When Dan Potter and Tim Edmond launched Potter’s Craft Cider in 2011, there were only a handful of cideries in the commonwealth of Virginia. Crafting a cidery out of a repurposed horse veterinary clinic at Wildair Farm in Free Union, the duo were at the forefront of the rebirth of traditional craft cider — a renaissance that is picking up steam.
“Some amazing things are happening right now in our industry here in Virginia,” Tim says. “For one, it is bigger than ever, with new cideries popping up every month and each taking a slightly different approach to cidermaking.” Tim notes that he and Dan are often asked if they worry about the increased competition.
“The answer is flatly, ‘No,’’ he says. “On the contrary, we feel like as the cider category grows more robust and there are more and more high-quality options for people to try, Virginia Cider becomes a concept associated with the richness and diversity of its producers and one that is increasingly credited in the media and by critics across the country.”
Dan and Tim are working with others in the Virginia cider industry to establish an industry association, intended to bolster the broader group — allowing them to more effectively share resources and continue to grow the industry. Tim likens the effort to what the Virginia wine industry underwent ten to fifteen years ago. And, like the resulting rapid growth and heightened profile of Virginia wine, Tim sees a similar future in store for cider.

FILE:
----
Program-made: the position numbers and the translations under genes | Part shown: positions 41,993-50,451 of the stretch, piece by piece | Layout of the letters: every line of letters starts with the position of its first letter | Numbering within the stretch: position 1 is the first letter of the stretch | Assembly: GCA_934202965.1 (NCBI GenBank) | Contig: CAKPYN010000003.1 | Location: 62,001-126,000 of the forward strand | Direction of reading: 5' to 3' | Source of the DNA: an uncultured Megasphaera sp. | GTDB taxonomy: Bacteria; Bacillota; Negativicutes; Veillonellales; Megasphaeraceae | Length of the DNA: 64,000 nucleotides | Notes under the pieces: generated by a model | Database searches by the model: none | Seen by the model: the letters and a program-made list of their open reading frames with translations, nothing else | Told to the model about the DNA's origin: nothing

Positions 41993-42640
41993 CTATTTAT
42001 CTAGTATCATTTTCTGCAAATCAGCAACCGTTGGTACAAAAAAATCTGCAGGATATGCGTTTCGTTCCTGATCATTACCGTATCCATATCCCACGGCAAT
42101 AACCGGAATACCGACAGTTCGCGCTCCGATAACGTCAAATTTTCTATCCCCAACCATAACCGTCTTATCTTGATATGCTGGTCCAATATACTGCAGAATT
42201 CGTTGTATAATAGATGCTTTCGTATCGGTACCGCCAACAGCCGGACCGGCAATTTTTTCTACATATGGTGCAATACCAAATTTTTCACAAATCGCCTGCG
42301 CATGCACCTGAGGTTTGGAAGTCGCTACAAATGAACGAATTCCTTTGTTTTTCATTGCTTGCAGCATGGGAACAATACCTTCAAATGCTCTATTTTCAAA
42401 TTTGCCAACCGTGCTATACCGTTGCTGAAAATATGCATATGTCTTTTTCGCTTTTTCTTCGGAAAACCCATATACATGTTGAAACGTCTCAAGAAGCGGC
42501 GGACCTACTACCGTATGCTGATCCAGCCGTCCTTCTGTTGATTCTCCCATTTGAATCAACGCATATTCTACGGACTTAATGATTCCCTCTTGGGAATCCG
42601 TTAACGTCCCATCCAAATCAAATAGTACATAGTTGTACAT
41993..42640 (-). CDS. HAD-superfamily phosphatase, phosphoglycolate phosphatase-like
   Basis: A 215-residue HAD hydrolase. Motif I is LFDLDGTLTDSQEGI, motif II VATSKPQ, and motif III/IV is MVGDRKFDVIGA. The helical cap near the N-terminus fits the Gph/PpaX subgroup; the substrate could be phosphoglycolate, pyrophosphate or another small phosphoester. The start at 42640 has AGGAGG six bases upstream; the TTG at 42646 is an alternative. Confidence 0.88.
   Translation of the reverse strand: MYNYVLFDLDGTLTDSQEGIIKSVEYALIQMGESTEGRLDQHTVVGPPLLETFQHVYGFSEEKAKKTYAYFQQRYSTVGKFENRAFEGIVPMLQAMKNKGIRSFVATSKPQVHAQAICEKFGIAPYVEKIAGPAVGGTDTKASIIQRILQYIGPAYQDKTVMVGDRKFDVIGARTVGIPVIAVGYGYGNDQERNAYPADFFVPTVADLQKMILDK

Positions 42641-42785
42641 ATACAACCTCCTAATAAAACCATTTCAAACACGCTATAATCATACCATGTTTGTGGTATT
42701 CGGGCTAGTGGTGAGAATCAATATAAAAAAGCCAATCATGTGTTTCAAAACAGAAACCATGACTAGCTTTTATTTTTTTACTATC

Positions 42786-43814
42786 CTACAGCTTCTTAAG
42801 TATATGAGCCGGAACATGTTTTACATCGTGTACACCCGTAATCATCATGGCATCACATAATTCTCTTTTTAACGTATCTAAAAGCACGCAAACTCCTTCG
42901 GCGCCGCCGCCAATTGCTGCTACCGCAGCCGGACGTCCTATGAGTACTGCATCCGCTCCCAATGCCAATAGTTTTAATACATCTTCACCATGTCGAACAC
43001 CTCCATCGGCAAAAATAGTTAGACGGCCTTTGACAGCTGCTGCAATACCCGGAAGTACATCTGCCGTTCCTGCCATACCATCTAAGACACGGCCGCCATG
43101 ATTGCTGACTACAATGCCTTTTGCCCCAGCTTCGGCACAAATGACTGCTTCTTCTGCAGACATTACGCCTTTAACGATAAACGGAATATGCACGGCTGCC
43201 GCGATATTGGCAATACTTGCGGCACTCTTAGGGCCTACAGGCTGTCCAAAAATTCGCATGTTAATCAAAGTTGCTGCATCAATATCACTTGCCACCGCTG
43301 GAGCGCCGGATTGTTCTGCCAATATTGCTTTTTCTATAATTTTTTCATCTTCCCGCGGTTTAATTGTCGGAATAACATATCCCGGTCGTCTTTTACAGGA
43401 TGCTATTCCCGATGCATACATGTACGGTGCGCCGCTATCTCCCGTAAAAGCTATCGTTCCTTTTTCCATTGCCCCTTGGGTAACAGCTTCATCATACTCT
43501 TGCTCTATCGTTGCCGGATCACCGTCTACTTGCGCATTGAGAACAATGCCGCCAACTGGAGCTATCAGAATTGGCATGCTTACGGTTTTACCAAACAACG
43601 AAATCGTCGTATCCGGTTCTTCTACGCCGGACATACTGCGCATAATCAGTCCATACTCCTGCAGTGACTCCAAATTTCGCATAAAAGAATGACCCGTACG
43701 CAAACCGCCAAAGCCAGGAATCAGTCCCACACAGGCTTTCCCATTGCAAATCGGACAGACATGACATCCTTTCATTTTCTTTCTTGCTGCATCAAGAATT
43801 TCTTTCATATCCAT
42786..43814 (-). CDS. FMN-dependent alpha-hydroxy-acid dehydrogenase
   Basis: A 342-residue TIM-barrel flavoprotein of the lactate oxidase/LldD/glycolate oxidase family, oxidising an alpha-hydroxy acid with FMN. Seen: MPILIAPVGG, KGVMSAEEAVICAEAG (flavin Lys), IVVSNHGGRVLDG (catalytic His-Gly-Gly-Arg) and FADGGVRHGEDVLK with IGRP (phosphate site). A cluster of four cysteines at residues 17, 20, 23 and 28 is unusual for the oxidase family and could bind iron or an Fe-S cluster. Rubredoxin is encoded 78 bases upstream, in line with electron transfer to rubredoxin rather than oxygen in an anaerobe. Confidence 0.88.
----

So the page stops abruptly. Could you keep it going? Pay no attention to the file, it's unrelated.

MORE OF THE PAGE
“We honestly believe that Virginia is producing the best ciders in the country and are thrilled to continue to grow and assist the up-and-coming cideries in any way that we can,” he says.
While they work to bolster the industry as a whole, Dan and Tim are also expanding production and deepening the Potter’s Craft product lineup.
“The past couple of seasons have been really rewarding in terms of the quality of fruit that we have been working with, the resulting ciders, and the improvements that we have implemented to our process and equipment,” Tim says, noting that as their production has grown, Potter’s Craft has released several new ciders — including Hop, which uses a cold infusion process with whole-leaf Citra and Amarillo hops to create a slightly floral, light-tasting cider. The team has also ramped up its collaborative efforts, creating a Seville Orange Cider with Lampo Neapolitan Pizza and Ryesap, a smokey basque-style cider aged in Copper Fox Distillery’s rye whisky barrels. Amid this growth, Potter’s Craft has also expanded its distribution footprint across the commonwealth of Virginia and into Northern Virginia and Washington, D.C.
Not about to rest on their laurels, Tim and Dan are working on additional new ciders, including a summertime grapefruit- and hibiscus-infused cider and a cider macerated on apple skins. They are also continuing with their barrel aging program, and have ciders aging in neutral American Oak red wine barrels, rum barrels, rye whisky barrels, and the apple brandy barrels that produce Potter’s Craft Oak Barrel Reserve. The team plans to release small-batch “Sapling Series” ciders in 375 mL champagne style splits, which will be available exclusively at the duo’s 2015 Pop-Up Tasting Room Series at Greenwood Gourmet Grocery in Crozet and tastings at the team’s hotly anticipated 1965 Airstream trailer tasting room, which will be ready later this summer.
“We are having an absolute blast converting the trailer into our tasting room,” Tim says. “We have about 200 hours of polishing ahead of us.”